Monday, 5 October 2009

A Summer's Eve at Kirkstall Abbey: Sunset in the Nave

Under the banded shadow of an iron gate
That secures the chastity of sacred space
Dances through glassless windows
A macabre incubus of grandiose dust
On lengthening shafts of gilded light.
Behold! – this sudden ecstasy of lust
In the Gothic arch – a provocative sight
The eyes’ rising journey of pillar and vault
Denies the credulous fault of the expectant soul:
For there, above, a termination of scars
An insatiable majesty of stars persists
Where none but a resonant expanse of mauve exists
And a creeping rhapsody of darkness curls
From the deepening transepts of previous worlds
As finally a death of the diminutive sort,
Descends with a gasp of boundless grace
And a simultaneous expulsion of viscous light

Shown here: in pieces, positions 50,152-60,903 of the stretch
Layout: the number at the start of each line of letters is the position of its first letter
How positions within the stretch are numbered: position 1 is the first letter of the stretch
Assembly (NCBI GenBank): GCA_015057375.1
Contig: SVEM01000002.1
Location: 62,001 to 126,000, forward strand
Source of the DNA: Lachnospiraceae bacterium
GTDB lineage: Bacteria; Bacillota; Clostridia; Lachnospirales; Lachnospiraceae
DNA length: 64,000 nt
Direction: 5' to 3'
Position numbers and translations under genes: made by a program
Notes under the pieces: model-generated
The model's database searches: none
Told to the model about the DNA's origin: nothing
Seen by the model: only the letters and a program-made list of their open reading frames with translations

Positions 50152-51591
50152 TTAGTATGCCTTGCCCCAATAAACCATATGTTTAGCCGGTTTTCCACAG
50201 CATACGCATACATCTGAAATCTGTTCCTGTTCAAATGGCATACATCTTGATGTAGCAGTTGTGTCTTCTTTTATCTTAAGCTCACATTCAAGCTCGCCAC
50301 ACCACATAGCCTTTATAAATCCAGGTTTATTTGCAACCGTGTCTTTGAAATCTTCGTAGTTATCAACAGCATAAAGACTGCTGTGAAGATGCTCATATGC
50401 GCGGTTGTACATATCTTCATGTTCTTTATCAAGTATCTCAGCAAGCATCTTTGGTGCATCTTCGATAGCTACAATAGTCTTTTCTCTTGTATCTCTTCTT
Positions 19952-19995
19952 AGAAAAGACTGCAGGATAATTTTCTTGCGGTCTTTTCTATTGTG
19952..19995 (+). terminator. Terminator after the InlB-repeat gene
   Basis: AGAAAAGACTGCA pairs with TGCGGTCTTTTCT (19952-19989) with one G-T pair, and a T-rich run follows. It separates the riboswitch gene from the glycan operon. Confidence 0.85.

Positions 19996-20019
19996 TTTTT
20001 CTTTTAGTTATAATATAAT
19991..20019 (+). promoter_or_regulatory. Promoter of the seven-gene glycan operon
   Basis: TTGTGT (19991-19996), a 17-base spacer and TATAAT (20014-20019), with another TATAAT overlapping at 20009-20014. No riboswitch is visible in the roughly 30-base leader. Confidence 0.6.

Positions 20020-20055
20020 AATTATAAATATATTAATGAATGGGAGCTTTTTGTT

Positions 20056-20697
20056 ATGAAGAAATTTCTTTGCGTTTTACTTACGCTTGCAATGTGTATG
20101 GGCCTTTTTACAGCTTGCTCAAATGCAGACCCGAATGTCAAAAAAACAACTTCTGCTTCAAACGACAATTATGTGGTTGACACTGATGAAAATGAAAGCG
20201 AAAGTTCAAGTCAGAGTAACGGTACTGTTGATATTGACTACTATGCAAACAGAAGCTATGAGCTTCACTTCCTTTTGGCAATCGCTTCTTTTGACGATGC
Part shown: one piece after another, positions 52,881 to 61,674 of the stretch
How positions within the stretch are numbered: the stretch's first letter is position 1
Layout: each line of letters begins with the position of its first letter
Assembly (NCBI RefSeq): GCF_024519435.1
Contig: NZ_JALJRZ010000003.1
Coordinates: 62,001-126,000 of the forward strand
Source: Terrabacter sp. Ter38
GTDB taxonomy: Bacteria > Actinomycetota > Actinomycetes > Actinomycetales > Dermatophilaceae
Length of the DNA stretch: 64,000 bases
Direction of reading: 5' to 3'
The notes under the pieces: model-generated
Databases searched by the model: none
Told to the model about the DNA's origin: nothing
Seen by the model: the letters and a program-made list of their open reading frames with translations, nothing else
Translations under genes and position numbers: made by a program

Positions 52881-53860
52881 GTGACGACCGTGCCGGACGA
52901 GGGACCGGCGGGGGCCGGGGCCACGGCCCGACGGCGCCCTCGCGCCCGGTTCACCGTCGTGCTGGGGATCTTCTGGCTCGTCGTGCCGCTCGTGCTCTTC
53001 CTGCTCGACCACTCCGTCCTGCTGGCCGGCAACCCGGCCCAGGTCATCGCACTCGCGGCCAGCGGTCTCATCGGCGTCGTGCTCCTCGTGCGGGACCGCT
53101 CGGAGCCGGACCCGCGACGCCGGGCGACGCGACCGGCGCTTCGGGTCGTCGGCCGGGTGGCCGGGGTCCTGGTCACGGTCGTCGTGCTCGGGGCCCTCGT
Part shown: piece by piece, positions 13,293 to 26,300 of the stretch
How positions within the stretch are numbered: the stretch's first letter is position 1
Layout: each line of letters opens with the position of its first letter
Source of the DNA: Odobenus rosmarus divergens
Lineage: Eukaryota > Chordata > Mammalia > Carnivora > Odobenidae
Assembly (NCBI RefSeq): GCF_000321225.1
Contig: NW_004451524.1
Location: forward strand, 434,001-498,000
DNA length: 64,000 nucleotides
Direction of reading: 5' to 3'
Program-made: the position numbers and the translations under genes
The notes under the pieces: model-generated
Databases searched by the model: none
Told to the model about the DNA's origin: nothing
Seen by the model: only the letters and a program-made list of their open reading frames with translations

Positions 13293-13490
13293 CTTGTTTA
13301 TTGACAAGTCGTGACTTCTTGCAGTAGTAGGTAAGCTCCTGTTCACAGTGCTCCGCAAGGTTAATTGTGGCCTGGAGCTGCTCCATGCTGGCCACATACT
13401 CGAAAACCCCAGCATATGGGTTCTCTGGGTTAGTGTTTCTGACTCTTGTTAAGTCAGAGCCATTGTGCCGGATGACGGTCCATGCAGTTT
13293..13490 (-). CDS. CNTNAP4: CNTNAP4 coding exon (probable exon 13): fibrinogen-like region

Brings forth the rapturous crescendo of night.


I am more than lucky to live within easy walking distance of this wonderful building. Kirkstall Abbey was erected in the latter half of the 12th century, and is one of the best preserved examples of early Cistercian architecture in all of Europe. Its community of monks was disbanded in 1539, during the Dissolution, and the abbey has stood in ruins ever since. I have spent many summers here, grown up here, and drunk many bottles of wine here, on the river bank, with wonderful people. I think this building got into my soul at a very early age and I ought to credit Kirkstall with inspiring a large portion of my interest in all things medieval.

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